Some varieties of gimbap include cheese, spicy cooked squid, kimchi, luncheon meat, or spicy tuna. The gim may be brushed with sesame oil or sprinkled with sesame seeds. In one variation, sliced pieces of gimbap may be lightly fried with an egg coating.

Fillings vary, often with vegetarian and vegan options.[17] Popular ingredients include danmuji (yellow pickled radish), ham, beef, imitation crab meat, egg strips, kimchi, bulgogi, spinach, carrot, burdock root, cucumber, canned tuna, and kkaennip (perilla leaves).

To make the dish, gim sheets are toasted over a low heat, cooked rice is lightly seasoned with salt and sesame oil, and vegetable and meat ingredients are seasoned and stir-fried or pan-fried. The toasted gim is then laid on a gimbal—a bamboo gimbap roller—with a thin layer of cooked rice placed evenly on top. Other ingredients are placed on the rice and rolled into a cylindrical shape, typically 3–4 centimetres (1.2–1.6 in) in diameter. The rolled gimbap is then sliced into bite-sized pieces.[18]

gimbal, bamboo gimbap roller
arranging the ingredients
rolling gimbap


  • Chungmu-gimbap (충무김밥) – Originating from the seaside city of Chungmu (currently Tongyeong), the dish features thinner rolls with an unseasoned surface and only rice as the filler ingredient. It is served with spicy ojingeo-muchim (squid salad) and seokbakji (radish kimchi).[19]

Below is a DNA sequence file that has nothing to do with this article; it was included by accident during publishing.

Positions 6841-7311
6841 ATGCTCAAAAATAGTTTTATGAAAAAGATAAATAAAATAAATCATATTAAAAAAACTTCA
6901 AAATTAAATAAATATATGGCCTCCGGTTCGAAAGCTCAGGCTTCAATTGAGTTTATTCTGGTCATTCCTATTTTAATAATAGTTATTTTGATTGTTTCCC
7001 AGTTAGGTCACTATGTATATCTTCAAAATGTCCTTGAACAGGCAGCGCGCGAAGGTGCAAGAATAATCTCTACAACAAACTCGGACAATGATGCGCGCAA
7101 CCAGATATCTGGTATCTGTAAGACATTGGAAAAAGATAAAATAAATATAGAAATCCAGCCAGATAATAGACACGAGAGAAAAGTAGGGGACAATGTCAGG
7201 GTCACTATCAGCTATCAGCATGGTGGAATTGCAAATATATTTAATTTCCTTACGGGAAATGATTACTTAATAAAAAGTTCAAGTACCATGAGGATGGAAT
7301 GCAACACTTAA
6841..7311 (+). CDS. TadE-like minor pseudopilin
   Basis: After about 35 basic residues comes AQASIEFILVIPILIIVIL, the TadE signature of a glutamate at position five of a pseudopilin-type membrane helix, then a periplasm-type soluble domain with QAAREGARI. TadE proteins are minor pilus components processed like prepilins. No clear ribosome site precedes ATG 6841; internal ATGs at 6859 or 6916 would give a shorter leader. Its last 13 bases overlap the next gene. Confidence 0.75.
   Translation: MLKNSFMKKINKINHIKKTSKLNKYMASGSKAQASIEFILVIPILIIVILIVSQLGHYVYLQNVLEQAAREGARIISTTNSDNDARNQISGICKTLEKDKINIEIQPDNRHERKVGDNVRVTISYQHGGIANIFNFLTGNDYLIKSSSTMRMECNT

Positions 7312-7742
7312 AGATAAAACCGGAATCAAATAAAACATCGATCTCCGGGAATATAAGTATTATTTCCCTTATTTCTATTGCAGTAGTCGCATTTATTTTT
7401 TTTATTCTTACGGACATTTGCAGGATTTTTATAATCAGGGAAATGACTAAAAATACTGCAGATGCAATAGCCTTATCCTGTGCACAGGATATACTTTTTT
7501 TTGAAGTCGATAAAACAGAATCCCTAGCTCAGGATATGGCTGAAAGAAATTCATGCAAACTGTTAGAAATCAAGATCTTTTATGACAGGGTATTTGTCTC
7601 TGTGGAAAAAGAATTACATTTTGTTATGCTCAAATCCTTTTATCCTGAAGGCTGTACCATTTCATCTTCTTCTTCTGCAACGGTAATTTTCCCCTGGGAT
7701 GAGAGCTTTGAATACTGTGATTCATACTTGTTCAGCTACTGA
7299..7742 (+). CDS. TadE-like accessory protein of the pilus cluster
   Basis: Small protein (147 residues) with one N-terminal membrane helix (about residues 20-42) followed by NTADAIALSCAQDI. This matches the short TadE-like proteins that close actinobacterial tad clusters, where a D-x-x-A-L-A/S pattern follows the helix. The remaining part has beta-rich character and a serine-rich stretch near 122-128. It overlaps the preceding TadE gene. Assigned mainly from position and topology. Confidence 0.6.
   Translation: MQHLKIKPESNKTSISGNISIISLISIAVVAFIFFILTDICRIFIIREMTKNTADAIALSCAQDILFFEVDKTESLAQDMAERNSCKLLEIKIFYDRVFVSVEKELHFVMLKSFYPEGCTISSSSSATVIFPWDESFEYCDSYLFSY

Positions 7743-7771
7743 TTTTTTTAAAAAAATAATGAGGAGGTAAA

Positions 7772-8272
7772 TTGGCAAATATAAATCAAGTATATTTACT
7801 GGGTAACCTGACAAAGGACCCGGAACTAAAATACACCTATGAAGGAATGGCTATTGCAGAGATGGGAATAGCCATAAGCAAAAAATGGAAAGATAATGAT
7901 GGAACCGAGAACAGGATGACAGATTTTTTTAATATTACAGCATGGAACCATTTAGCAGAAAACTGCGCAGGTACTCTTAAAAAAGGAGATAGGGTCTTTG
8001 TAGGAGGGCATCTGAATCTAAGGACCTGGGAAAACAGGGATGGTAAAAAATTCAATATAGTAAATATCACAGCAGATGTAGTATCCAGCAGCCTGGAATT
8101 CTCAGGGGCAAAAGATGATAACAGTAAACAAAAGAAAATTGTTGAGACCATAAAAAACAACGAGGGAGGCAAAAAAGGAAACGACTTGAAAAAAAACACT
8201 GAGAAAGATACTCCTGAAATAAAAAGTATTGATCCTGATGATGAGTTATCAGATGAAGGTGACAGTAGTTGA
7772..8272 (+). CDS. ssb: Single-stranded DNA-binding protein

• Mayak-gimbap (마약김밥) – A specialty of Gwangjang Market in Seoul. Mayak translates as "drug", a reference to its allegedly addictive and concentrated flavour. Small gimbap filled with carrots, spinach, and danmuji (yellow pickled radish) is sprinkled with ground sesame seeds and dipped in its pairing sauce made from soy sauce and mustard.
  • Samgak-gimbap (삼각김밥) – Literally "triangle gimbap". This variety is similar to Japanese onigiri, and is sold in convenience stores in South Korea.[20] Fillings vary greatly. The expiration date is 1 day, and has a calorific value of between 140 and 200 kilo calories usually.[21]
  • nude gimbap – Unlike ordinary gimbap, the ingredients of the gimbap go inwards, and the rice comes out and covers the entire area.[clarification needed] It is similar to Japanese style rolls, but uses ingredients used in Korean-style kimbap (hams, meat fillets, pickled radish, spinach, etc.) and is also served with cheese or sauce.

Restaurant franchises[edit]

Many South Korean fast food restaurant franchises specialize in gimbap and noodles. Among the chains are Gimbap Cheonguk (김밥천국), Kobongmin Gimbabin (고봉민김밥人), Chungmu Gimbab Matjuk (충무김밥), Teacher Kim (바르다김선생), Gimbap Nara (김밥나라), Gimgane (김家네), Gobong Gimbap (고봉김밥), Jongro Gimbap (종로김밥), Rolling Rice, Gimbap King (김밥 King), and Charles Sutbul Gimbap (찰스숯불김밥).[22] Some of these restaurants also serve other dishes, including dongaseu (pork cutlet), ramyeon (instant noodles), udong (thick noodle soup), naengmyeon (cold noodles), bibimbap, and stews such as kimchi-jjigae (kimchi stew), doenjang-jjigae (soybean paste stew), sundubu-jjigae (soft tofu stew), and omurice.

Cultural signifier of poverty[edit]